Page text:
In the course of his filming, he met many scientists and learnt about how ecosystems were unravelling, and realised that just making evocative films about Earth was not enough. This urge to do more compelled him to set up the GoodPlanet Foundation in 2005. The Paris-based body promotes solutions for sustainable development and lifestyles. It has 25 projects worldwide on renewable energy, sustainable agriculture, waste management and forest conservation.
“It’s nice to shoot pictures but it’s also important to be in the action. I see so many NGOs doing work on so many issues, on poverty, on women, on children. I was impressed and I wanted to be part of this family that is doing things.”
In 2011, the foundation teamed up with Omega to promote conservation of oceans. The Swiss watch maker has committed a portion of the proceeds from the sale of its Seamaster Planet Ocean 600M GoodPlanet to fund various ocean-related projects by GoodPlanet. Their first collaboration was the documentary Planet Ocean and their latest endeavour is to preserve mangroves and seagrasses in Sulawesi.
Do your part
Though knowledge of the plight of the planet has grown in recent years, Arthus-Bertrand says there remains a gap between knowing and believing.
“We live in denial. We don’t want to believe what we know. The truth is, we’re going to disappear if we continue like this. We are now seven billion (people). Our impact on the planet is big. We need to understand that we cannot continue to live like this. Everybody wants to consume and be rich. People in the Third World, they also want to consume.
“There is a lot of scientific progress but all the solar farms and windmills will not replace the 85 million barrels of oil that we consume each day. What we need is a revolution, not a political, economic or scientific revolution, but a spiritual and morale revolution. We have to learn to live with less.”
Presently, he is finalising a film called Human. “It is about humanity, not at all about ecology. There is aerial photography, but no commentary, with people talking about their lives and what they want.” The film will be launched in September at the UN General Assembly in New York City.
His films have won numerous prizes but it is the responses of his audience which give him satisfaction. “The best time is when you show the movie and children ask questions, and people understand what you want to share with them. And it’s nice when you don’t have to make concessions (in the films), you say what you want to say.”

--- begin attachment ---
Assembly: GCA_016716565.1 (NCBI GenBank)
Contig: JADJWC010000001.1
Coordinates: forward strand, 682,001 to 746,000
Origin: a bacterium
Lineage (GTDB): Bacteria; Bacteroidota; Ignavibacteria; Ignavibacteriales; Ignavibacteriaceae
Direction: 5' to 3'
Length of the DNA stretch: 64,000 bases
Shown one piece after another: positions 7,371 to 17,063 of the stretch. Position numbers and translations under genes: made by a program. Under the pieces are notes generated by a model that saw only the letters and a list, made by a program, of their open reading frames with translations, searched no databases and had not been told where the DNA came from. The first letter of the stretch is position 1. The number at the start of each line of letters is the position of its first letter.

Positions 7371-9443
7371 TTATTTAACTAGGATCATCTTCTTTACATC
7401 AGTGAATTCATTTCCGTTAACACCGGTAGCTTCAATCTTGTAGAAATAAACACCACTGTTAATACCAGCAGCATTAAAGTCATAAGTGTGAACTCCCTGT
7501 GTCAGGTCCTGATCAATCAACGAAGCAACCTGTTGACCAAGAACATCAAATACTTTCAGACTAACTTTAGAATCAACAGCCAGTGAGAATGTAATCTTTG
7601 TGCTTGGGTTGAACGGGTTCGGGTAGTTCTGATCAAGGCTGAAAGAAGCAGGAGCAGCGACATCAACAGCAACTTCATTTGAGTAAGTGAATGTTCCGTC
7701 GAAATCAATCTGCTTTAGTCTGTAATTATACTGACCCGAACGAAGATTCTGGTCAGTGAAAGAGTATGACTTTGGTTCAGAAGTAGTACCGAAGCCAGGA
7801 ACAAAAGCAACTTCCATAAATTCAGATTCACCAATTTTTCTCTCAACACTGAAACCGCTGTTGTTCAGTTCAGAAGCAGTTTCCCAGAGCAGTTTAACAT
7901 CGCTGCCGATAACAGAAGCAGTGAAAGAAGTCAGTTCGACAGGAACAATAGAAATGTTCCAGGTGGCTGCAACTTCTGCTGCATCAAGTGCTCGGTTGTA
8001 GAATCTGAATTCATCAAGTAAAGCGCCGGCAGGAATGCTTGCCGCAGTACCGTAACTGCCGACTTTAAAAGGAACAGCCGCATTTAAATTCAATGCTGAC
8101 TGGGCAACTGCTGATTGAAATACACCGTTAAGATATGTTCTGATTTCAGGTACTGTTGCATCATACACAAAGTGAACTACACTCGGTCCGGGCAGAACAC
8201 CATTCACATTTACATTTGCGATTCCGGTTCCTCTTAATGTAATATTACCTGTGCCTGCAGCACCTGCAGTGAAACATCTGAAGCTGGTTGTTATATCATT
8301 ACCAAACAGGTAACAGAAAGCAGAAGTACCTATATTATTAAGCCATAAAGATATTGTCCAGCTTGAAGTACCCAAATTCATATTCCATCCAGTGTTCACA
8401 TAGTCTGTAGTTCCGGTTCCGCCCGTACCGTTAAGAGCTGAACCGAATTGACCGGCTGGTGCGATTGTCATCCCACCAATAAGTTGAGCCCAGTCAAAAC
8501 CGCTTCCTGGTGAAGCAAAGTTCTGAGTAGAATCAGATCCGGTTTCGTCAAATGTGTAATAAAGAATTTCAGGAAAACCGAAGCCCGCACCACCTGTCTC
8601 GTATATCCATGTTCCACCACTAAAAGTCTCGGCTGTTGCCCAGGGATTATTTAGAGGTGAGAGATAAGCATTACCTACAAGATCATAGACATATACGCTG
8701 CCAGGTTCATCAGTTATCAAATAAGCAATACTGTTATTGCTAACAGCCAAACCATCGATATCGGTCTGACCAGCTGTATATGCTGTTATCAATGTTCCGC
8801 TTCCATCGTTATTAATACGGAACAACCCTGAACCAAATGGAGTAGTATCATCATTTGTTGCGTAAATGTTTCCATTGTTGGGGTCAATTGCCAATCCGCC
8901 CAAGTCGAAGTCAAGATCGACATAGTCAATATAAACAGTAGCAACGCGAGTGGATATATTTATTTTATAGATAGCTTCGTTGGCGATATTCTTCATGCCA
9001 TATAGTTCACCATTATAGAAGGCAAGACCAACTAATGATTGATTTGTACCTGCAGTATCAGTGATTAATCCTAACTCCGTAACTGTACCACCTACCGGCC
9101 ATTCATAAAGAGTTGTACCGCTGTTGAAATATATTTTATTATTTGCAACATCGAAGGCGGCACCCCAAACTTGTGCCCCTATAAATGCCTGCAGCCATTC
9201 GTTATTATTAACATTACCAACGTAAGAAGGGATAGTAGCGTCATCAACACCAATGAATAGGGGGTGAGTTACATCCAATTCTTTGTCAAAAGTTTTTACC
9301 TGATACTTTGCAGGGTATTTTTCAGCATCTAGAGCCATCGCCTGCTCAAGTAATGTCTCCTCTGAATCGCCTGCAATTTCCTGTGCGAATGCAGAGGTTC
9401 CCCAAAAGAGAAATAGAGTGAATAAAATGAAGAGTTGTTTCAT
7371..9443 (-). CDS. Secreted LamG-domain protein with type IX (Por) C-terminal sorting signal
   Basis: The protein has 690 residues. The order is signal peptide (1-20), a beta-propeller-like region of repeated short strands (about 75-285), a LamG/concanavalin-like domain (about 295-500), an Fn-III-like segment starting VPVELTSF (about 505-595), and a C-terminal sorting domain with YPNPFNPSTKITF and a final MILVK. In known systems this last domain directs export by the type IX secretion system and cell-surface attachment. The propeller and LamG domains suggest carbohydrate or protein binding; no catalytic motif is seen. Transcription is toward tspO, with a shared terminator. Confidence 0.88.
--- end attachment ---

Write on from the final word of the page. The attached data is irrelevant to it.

He admits to the enormity of the world’s ecological problems, but remains unfazed. His approach is to do what he can, in his own way, as reflected in the films he chose to make and the projects undertaken by his foundation. He has also become a responsible consumer – he is a vegetarian and gives priority to ecological and social qualities in his purchases.
He also takes personal responsibility over the carbon that is emitted when he flies the world for his work (aviation contributes between 2% and 3% of global carbon emissions). He offsets his carbon emissions by supporting biogas projects in India, where cattle manure is turned into gas for energy.
“If there is no solution, I would stop flying completely. There are one billion people taking the plane every year. When you take the plane, you send CO2 out to everybody, to your family also. But very few people think about that. But if everyone pays a little bit of money to do carbon offset, we can change over completely.
“People must be aware that they each have to be personally responsible for the future of the planet. Everybody can do something,” he says.
To promote responsible consumption, the GoodPlanet Foundation has produced a smartphone app to help consumers select sustainably caught or farmed fish. The app lists 100 species of fish and shellfish according to their origin, the state of their stock and their fishing techniques. Download the app at http://bit.ly/PlanetOceanAppAndroid or http://bit.ly/PlanetOceanAppIOS.
Watch Planet Ocean at www.youtube.com/planetoceanthemovie.
Bahoi: A marine reserve that works